I know this is the Movie Madhouse, but I will review a book now and then, one that I really loved or one that pertains to the movie world…and what pertains more than a memoir by the man behind the horror classic Phantasm…Don Coscarelli.


Don Coscarelli is one of my favorite filmmakers and his Phantasm one of my all-time favorite horror films. So of course I was very excited to read his memoir, detailing an almost forty year career as an indie filmmaker…and it didn’t disappoint. Coscarelli gives a brief account of his upbringing and then on to his first attempt to make a feature film, a drama called Jim, The World’s Greatest. He then weaves a fun and informative account of his film career spanning from the making of Kenny & Co. in 1976, to his classic Phantasm, to the harrowing production of the Beastmaster, all the way up to his recent Phantasm: Ravager. The stories of what Don and family and friends went through to get some of his flicks made, and then released, will really give you an idea of how difficult it is make a movie, especially if you don’t have big studio backing…which comes with it’s own headaches. It’s a real treat to hear the production stories of how his movies were made…or not made in some cases…and how even now getting a film going is still not easy even for a man considered a horror legend.

True Indie is a fun true life story woven by a man with a talent for overcoming adversity and for telling an entertaining, sincere and heartfelt story…the account of the final moments he shared with his star and friend Angus Scrimm will have you in tears. A tale of arrogant investors, eccentric actors, the MPAA and those darn silver spheres! A great book if you are a fan of Don Coscarelli, horror films or just independent filmmaking in general, this is a must read!

-MonsterZero NJ

Rated 4 silver spheres!









Today marks the birthday of horror film legend Angus Scrimm! Renown to fans worldwide as Phantasm‘s Tall Man, he has terrified and delighted us with his legendary performances as one of horror’s greatest icons for over three decades with a 5th Phantasm film on the way!

MonsterZero NJ’s Movie Madhouse celebrates the legacy of Angus Scrimm and his contribution to horror and fantasy cinema on this, his birthday!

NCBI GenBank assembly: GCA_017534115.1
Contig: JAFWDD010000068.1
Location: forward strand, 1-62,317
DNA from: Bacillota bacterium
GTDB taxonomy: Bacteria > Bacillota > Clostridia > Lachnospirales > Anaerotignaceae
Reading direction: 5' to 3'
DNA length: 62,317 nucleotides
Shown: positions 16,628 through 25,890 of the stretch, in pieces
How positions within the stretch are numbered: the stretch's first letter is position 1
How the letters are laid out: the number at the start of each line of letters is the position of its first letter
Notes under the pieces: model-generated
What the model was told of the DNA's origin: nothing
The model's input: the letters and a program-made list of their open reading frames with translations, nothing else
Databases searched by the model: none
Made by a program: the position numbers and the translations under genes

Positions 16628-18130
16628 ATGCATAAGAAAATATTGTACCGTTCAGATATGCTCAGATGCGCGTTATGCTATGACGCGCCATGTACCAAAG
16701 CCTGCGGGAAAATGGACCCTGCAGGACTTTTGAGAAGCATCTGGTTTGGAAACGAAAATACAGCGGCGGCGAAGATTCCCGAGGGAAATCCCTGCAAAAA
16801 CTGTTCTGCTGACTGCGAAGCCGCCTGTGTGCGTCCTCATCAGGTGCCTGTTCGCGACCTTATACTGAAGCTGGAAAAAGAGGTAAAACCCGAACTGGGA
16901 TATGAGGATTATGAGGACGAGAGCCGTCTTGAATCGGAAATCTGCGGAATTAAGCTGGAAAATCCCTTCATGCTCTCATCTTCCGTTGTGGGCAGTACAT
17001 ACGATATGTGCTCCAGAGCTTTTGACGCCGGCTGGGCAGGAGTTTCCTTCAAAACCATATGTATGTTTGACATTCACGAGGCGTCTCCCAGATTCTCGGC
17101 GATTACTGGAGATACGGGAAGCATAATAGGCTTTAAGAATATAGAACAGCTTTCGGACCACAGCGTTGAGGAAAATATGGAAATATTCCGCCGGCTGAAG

For a review of the coinciding Angus Scrimm film, just click on the poster

Phantasm Phantasm_2

phantasm-3 phantasm 4

john dies at the end lost empire

-MonsterZero NJ




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john dies at the end



John Dies At The End is an adaptation of David Wong’s book of the same name written and directed by Don Coscarelli (Phantasm, Bubba Ho-Tep). While not familiar with the book, the bizarre and surreal story does seem like a perfect fit for Coscarelli, as his films have alway had a touch of both the surreal and a bit of offbeat whimsy.

The film starts out with David Wong (Chase Williamson) telling his bizarre tale to a reporter, Arnie Blondestone (Paul Giamatti). Wong starts to spin a tale involving himself and his friend, John (Rob Mayes) and their encounters with a powerful drug with a mind of it’s own called “soy sauce.” This bizarre narcotic not only gives the user (if they survive it) heightened psychic awareness, but opens doorways to alternate dimensions. Once doors are opened, they are opened both ways and John and David must try to stop the beings from the other side from entering our world and making it their own.

John Dies is a very strange yet amusing head trip of a movie that won’t appeal to everyone, but under Coscarelli’s guidance, will entertain those who like a movie that isn’t afraid to be weird and unconventional. Coscarelli moves things along briskly and we find out what’s going on along with David and John as the story unfolds in flashback. The tale focuses mostly on David, as he’s is trying to find out how his friend John’s sudden bizarre behavior one night ties in with meeting a very strange Jamaican (Tai Bennett). As he tries to figure out the surreal occurrences now happening around him, he is drawn into a tale that is the stuff of hallucinogenic nightmares and it becomes a quest for he and John to save the world. Coscarelli wisely uses live effects for most of his surreal sequences and otherworldly creatures and what little digital effects there are, are used sparingly and are decent enough. The live action animatronic creatures and gore are very well done by Make-up FX master Robert Kurtzman and his team and who doesn’t prefer to see live prosthetics over CGI. Coscarelli is one of those filmmakers that is very adept at making good use of a small budget and probably would be lost on a Hollywood blockbuster and it is one of the things so endearing about him as a filmmaker. And here he achieves a lot of visual impact on his small budget.

The director has also cast the film well, too. Everyone is efficient and effective in their roles and approach the material with appropriate seriousness, but not without a few winks at the audience. Williamson and Mayes are fine and handle the bizarre material well. Clancy Brown in particular seems to be having fun as a TV mystic, but keeps his performance grounded enough to not spill into camp. Giamatti is simply one of the hardest working and best actors out there. There is also a delightful cameo from Phantasm’s Tall Man, Angus Scrimm as well, to please fans of that series.

All in all, this isn’t everyone’s cup of tea, but if you like stuff offbeat and a bit out there, then this is a fun low budget fantasy, that is refreshingly and unapologetically weird in a good way.

Rated 3 and 1/2 (out of 4) eyes of Korrok.

john dies at the end rating


WARNING: trailer is graphic…